# Tag Info

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The dropping mercury electrode (DME) is a working electrode made of mercury and used in polarography. Experiments run with mercury electrodes are referred to as forms of polarography even if the experiments are identical or very similar to a corresponding voltammetry experiment which uses solid working electrodes. Like other working electrodes these ...

12

Most likely, mercury was used as a colorant, specifically red. This list shows mercury providing a red color in flame tests, and the same would presumably be seen in fireworks. Several other, less dangerous elements also give red or reddish colors. This site identifies lithium as providing the color in red fireworks, and also mentions lithium carbonate ...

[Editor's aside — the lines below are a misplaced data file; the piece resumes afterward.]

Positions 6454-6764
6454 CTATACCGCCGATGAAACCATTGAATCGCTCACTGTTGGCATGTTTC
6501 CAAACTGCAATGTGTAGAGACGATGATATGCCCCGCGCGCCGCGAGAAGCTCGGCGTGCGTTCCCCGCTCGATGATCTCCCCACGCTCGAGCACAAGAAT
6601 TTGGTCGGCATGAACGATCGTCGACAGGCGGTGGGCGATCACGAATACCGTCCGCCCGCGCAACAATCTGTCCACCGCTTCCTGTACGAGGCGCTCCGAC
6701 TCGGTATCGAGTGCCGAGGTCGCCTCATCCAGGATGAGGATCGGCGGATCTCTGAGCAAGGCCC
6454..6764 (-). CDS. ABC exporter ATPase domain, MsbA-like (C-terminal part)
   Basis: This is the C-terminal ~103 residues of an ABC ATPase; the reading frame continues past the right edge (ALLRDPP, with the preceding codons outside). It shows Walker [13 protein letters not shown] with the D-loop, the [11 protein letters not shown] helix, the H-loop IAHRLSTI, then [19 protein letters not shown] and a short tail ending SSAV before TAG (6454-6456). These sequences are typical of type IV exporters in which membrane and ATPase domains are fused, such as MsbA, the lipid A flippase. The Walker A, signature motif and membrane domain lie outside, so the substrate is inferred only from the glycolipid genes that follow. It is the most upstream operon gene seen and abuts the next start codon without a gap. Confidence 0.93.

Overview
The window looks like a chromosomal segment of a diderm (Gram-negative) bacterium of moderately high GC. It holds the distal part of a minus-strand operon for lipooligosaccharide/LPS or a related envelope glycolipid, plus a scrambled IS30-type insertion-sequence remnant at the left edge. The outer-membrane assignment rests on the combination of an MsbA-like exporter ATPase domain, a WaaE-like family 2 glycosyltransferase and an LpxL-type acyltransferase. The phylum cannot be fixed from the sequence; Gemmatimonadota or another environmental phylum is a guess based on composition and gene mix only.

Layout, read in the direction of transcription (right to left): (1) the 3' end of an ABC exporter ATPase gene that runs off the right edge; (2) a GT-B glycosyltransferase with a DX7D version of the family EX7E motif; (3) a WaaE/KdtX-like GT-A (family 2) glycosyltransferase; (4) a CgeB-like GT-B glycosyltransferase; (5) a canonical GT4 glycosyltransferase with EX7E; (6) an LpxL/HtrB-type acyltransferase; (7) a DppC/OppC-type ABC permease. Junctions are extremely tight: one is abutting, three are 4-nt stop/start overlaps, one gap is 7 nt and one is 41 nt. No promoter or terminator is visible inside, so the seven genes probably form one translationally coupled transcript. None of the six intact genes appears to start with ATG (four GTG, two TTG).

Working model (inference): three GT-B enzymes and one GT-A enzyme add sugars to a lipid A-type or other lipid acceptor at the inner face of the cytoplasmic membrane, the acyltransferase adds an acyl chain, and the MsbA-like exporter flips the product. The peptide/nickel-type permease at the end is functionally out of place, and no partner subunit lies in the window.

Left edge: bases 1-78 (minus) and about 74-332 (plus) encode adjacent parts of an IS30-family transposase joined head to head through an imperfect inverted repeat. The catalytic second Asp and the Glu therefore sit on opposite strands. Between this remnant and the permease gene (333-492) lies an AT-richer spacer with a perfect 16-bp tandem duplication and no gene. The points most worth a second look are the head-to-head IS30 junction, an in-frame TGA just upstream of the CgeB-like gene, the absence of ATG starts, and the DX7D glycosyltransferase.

10

In "Fireworks, the Art, Science, and Technique", Takeo Shimizu gives a very good explanation of color production. For blue, the color-producing firework chemical is thought to be copper monochloride. If there is no free chlorine in the flame, there can be no blue color.The discovery of colors produced by chlorine along with other elements belongs ...

10

Could it have caused irritation or injury? Possibly, but not likely, depending on a few factors: The intensity of the emitted ultraviolet. Proximity to the light source. Length of exposure. You'd need to calculate the dosage integrated over time. That said, it is very unlikely any harm was done, because of the following: The power supplies are limited to ...

9

Related only - but posted as an answer as, while not 100% what you asked about, it's related enough to be worth noting. In the past some angle detection or motion detection switches used rolling mercury as a bridge between two metal contacts. The term "Mercury switch" was commonly used. The Mercury is necessarily inert relative to the associated ...